The interim government of Sindh has decided to remove the chairmen of three education boards of the province, including the Board of Intermediate Education Karachi (BIEK), the Sindh Technical Board, and the Larkana Board.
Furthermore, directives for the removal of various top officials, including secretaries and controller examinations of BIEK, Nawabshah, Mirpurkhas, Sukkur, and Larkana boards, have also been issued.
Additionally, audit officers of Larkana, Sukkur, Nawabshah, and Board of Secondary Education Karachi have been removed from their positions as well.
Dr Prof Naseem Memon, who was previously serving as the chairman of BIEK, has been appointed as the head of the Board of Intermedia & Secondary Education Larkana (BISEL) until June 30, 2024.
The interim controller of examination of BIEK, Zaheeruddin Bhutto, and Secretary BIEK, Kashif Siddiqui, were also removed. Zahid Lakho, the audit officer at BIEK, lost his additional responsibility as the board’s secretary.
Sikandar Ali Miraj will be resuming his original position as Inspector of Instruction after being removed as the BISEL chairman. Similarly, Nadeem Soomro has been ordered to report to the Human Settlement and Social Housing Department after being sacked as the Controller Examination of BISEL.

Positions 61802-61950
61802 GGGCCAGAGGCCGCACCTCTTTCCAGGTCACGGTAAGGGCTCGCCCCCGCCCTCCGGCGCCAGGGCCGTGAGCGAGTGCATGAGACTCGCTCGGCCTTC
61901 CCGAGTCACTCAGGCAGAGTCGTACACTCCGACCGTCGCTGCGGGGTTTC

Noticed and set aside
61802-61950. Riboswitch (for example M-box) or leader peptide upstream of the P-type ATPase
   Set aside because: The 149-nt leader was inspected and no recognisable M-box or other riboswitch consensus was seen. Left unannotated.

Other officials who have been removed from their positions include, Syed Aqash Shah, BISEL’s acting secretary, Shaukat Khanzada, Secretary of Hyderabad board, Zahiruddin Sheikh, the audit officer of the Hyderabad board, Ghulam Mustafa, BISEL’s audit officer, Mohammad Salman, Board of Intermediate and Secondary Education Sukkur (BISES) Secretary, Dr Abdul Fateh Mehr, BISES Controller Examination, and Ghulam Qadir Dharijo, the audit officer of BISES.
The interim provincial government has approached the Election Commission of Pakistan (ECP) for their permission to make new appointments on the vacant posts.
The letter to the ECP highlighted the importance of making permanent appointments on these positions to enhance their functionality. ECP was informed that various education boards in the province are relying on “stop-gap” arrangements for top positions.